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Unformatted text preview: Chapter 13 C. The Debate on Internal Improvements 1. Jackson Vetoes the Maysville Road Bill (1830) The Veto Message proceeds to insist that the Maysville and Lexington Road is not a national but a local road of sixty miles in only one state. It also asserts the power cannot be exercised until it has been explained and defined by an amendment of the Constitution. President Jackson also believes that paying off national debts should be of more importance than a debate on whether a bill for road construction is passed or not. Moreover, the Veto Message uses the exercise of power will produce discord, and to restore harmony to the National Councils, the bill should be abandoned, or, the Constitution must be amended as its main reason. 2. Clay Protests (1830) Clay believes that President Jackson is only vetoing the bill because of the poor relationship between the two of them. He also believes that the sixty-mile-road is needed to relationship between the two of them....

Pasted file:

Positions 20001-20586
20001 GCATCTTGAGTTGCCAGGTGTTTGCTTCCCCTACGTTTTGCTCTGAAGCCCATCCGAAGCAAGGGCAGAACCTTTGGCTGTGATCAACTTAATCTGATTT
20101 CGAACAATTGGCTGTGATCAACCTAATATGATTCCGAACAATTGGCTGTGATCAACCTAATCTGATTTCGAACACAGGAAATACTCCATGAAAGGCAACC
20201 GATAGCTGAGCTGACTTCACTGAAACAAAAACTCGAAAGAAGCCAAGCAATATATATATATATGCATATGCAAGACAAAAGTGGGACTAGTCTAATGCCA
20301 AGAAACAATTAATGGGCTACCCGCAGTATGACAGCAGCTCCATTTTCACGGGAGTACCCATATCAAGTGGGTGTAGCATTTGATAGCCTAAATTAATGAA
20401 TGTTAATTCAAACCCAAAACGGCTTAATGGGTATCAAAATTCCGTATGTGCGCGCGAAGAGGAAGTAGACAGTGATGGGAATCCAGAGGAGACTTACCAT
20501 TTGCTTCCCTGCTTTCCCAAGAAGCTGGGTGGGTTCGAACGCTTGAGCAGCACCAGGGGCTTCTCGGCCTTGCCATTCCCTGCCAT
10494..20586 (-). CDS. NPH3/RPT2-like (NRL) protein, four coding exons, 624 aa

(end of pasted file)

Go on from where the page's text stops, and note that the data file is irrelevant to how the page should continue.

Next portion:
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This note was uploaded on 11/18/2009 for the course HST 101 taught by Professor Struddle during the Spring '09 term at Martin Luther.
- Spring '09